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HousingMaps, an autopilot, value-add site with the potential to autoscale. | The Man Who Sold the Web Blog

HousingMaps, an autopilot, value-add site with the potential to autoscale.

7 Apr

A couple days ago, I posted an article about autoscaling via an API.  (I suggest you read that article first, as it provides some context for this discussion.)  In this article, we’ll examine a site that adds tremendous value, is on complete autopilot, and gets all its content from other sites.   The unfortunate thing is… it doesn’t autoscale.

The site is HousingMaps.  Have a look.

I love HousingMaps and used to use it when looking for apartments around Los Angeles.  What HousingMaps does is take rental properties and other types of housing available on Craigslist, and maps it on a Google Map.  There are also various filters, e.g. by budget, by keyword, by number of rooms.

It adds tremendous value by allowing for a new, easier, and more intuitive way to browse Craigslist’s housing section, which is one of Craigslist’s most popular sections.  It’s on complete autopilot, because all its data is extracted from Craigslist, which is always being updated.  In fact, after launch, I feel like this site requires 0 maintenance.  I don’t think it has had any changes since I first came across it about 5 years back.   And now, 5 years later, it’s still as relevant.

The only issue I have with it, from a design/architecture perspective, is that it does not autoscale.  A site like this can be easily put into the autoscale operating model.  To do this, it just needs to store a snapshot of all searches or filter combinations performed  by its users (e.g. 1 bedroom apartments in Boston, 2 bedroom apartments with keyword “beach” in Los Angeles, apartments less than $750/month in Atlanta, etc.).  This means, with each unique search, a new page is added to the website.  These searches can be listed on an alternate page of the site–e.g. on a recently browsed housing maps page, most searched housing maps page, etc.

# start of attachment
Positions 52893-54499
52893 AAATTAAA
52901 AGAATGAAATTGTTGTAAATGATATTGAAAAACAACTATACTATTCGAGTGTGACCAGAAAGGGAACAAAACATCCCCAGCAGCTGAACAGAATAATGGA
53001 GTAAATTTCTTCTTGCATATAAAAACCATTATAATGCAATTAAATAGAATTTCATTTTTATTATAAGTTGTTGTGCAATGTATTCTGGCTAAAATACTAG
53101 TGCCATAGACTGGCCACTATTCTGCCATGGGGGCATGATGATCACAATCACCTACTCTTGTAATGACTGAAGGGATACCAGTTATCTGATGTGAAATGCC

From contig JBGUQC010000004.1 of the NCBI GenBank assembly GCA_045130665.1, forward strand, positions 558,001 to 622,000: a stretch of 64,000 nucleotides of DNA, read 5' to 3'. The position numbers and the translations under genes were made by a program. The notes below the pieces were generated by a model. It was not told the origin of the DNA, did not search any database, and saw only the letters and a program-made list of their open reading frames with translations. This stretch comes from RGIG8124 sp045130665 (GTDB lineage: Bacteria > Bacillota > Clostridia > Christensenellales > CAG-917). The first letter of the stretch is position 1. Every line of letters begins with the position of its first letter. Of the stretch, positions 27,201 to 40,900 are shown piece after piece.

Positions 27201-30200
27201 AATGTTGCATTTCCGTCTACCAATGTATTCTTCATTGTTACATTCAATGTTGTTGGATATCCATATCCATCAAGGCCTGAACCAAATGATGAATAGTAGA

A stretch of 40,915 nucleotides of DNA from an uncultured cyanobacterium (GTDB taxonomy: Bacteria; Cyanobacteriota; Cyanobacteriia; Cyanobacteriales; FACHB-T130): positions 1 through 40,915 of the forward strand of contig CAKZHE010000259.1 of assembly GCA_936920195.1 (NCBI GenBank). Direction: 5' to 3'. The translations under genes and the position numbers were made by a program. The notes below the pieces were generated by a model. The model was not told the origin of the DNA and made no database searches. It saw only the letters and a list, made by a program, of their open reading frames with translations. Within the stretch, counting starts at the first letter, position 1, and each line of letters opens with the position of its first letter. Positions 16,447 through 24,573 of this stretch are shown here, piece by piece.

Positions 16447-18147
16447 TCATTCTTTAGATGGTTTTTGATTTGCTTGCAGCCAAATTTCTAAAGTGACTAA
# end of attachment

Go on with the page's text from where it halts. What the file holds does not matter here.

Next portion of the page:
Now, why would the site want to create these extra pages?

There are two main reasons.  One, we want to leverage the power of long tail SEO to significantly increase organic traffic.  If your site only has 1 primary page, the number of keywords you can optimize for is limited.  Let’s face it.  You won’t be optimizing your homepage for a long tail search term.  However, if you are creating pages automatically based on user inputted long tail searches, you are creating new pages that are each automatically being positioned for a set of related long tail  keywords.

Secondly, it’s (almost) always better to increase the footprint of your website.  By definition, the larger your footprint, the more pages you have.  By implication, the more pages you have, the more collective link juice you have.  With the right internal linking structure, you can greatly improve the ranking of your homepage.  Or, you can use your footprint to feed link juice to your other online properties.  Either way, it’s a better situation for you.

So, dear reader, have you designed your sites to autoscale?


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